War of the Rebellion: Serial 019 Page 0660 MO., ARK.,KANS., IND. T., AND DEPT. N. W. Chapter XXV.

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ing. If Loan can do so he should watch the river between Brunswick and Booneville.




Major A. T. DENNY,

Huntsville, Mo.:

MAJOR: Captain Burkhardt has been directed to take back to Huntsville the following prisoners: Charles King, Charles Tillotson, and D. S. Washburn.

With regard to these men you will observe the order herewith inclosed, which will have such a satisfactory effect that no further execution in your vicinity may be necessary.

I wish the execution of these men to be done with due form and ceremony, and thinking you may not be aware of the proper form, give the following description of how it is to be done:

At the hour fixed for the execution your whole command will be paraded and marched to the execution ground, together with the condemned and the firing party; the firing party will be selected by lot from your men, six men for each prisoner. The march to the execution ground is in the following order; First. A company of your command. Second. The prisoners, each with the firing party in the rear of him. Third. The rest of your command.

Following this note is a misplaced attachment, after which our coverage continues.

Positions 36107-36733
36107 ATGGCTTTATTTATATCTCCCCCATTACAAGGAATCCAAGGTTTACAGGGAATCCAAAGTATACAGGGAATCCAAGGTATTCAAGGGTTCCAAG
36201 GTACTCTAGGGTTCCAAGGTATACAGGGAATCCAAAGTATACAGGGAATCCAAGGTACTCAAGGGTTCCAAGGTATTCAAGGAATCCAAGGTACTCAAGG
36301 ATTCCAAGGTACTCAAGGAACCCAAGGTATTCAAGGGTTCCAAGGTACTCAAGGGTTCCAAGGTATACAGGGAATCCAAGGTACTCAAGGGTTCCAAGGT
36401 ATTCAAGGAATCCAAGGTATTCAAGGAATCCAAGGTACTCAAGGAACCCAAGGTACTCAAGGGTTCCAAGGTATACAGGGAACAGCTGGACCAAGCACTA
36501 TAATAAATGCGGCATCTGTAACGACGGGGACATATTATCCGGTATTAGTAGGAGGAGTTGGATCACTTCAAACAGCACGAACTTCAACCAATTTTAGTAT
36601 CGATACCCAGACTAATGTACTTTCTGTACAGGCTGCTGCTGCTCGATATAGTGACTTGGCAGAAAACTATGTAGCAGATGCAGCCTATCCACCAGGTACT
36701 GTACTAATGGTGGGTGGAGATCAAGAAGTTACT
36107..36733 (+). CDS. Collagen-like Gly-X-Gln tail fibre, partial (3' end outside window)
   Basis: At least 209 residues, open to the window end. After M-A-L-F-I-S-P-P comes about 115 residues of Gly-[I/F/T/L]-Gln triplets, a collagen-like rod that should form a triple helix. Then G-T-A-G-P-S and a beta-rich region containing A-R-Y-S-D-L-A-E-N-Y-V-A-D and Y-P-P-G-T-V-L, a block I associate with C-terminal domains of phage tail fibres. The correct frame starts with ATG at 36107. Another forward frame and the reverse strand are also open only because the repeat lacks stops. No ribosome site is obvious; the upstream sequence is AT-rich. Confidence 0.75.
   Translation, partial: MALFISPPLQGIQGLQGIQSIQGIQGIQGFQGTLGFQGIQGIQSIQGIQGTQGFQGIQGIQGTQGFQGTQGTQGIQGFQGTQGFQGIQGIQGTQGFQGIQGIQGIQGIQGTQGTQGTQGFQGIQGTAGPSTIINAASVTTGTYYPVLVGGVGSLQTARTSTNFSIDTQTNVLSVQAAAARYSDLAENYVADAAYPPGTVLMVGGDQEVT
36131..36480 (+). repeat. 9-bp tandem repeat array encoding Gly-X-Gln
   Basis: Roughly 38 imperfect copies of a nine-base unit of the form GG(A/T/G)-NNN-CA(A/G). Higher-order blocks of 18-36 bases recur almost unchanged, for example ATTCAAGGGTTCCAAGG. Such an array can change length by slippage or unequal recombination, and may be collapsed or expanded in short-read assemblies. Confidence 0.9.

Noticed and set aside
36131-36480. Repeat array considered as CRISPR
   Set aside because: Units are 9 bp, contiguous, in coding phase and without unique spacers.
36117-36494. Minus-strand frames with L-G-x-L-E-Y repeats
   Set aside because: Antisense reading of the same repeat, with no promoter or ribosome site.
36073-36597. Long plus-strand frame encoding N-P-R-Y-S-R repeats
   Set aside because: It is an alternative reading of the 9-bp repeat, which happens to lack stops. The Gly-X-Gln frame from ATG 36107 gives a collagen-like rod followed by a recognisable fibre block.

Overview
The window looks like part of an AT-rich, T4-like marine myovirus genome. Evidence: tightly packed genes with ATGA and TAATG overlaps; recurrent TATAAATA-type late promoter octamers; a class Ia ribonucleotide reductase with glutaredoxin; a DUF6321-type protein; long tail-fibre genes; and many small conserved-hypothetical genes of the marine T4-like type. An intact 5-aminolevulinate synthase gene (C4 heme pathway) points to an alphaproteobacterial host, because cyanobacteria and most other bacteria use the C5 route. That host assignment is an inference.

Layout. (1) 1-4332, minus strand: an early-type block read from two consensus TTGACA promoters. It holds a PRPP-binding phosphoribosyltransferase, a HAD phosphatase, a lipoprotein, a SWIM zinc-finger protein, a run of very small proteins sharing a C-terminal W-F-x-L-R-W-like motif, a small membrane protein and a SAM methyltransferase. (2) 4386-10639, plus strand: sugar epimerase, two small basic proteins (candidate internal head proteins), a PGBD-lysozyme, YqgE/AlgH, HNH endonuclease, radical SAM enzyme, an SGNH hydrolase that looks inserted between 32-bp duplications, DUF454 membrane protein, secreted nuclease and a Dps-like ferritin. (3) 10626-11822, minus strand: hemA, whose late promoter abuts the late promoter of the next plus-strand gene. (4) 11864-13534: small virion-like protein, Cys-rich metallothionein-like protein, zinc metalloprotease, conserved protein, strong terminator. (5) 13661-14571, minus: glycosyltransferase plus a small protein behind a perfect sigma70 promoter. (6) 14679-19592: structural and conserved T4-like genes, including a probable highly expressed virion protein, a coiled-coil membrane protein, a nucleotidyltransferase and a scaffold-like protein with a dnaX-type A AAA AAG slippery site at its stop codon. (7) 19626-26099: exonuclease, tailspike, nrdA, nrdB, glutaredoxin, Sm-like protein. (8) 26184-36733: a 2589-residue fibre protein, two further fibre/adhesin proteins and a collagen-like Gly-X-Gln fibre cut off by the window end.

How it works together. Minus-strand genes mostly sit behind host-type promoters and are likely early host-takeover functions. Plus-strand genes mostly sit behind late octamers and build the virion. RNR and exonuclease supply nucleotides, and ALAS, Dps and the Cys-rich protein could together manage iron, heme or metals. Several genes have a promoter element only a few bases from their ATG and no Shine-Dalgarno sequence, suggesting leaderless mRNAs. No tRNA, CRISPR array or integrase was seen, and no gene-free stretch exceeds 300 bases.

Having reached the ground, the command will be formed on three sides of a square, facing inwards. On the open side the prisoners and firing party will be disposed as in the diagram.

Before going to the ground the muskets of the firing party will be loaded-not in the presence of the men who are to use them-and of each six one of them will be loaded with a blank cartridge, the others with ball. This is done in order that no individual of the firing party may know to a certainty that his piece contained a ball. The prisoners are then blindfolded and made to kneel before the firing parties, and the commanding officer gives the order, "Ready! aim! fire!:

Six men must be detailed as reserve, whose duty it will be to finish the execution of any one of the prisoners who may not be killed by the first discharge.

Instruct your firing party that they are simply discharging their duty, and however disagreeable it may be it is a duty, and they will show mercy to the prisoners by aiming true at the heart, that the first fire may kill them.

I hope, major, that this solemn execution of a sentence and vindication of violated law may be properly conducted, and that both yourself and your men will do their duty faithfully, however unpleasant it may be.

After the execution the whole command is marched by the dead bodies, and they are then taken up and decently interred.

I am, major, very respectfully, your obedient servant,


Brigadier-General, Commanding.




Macon City, Mo., September 23, 1862.

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II. Charles King, Charles Tillotson, and D. S. Washburn, having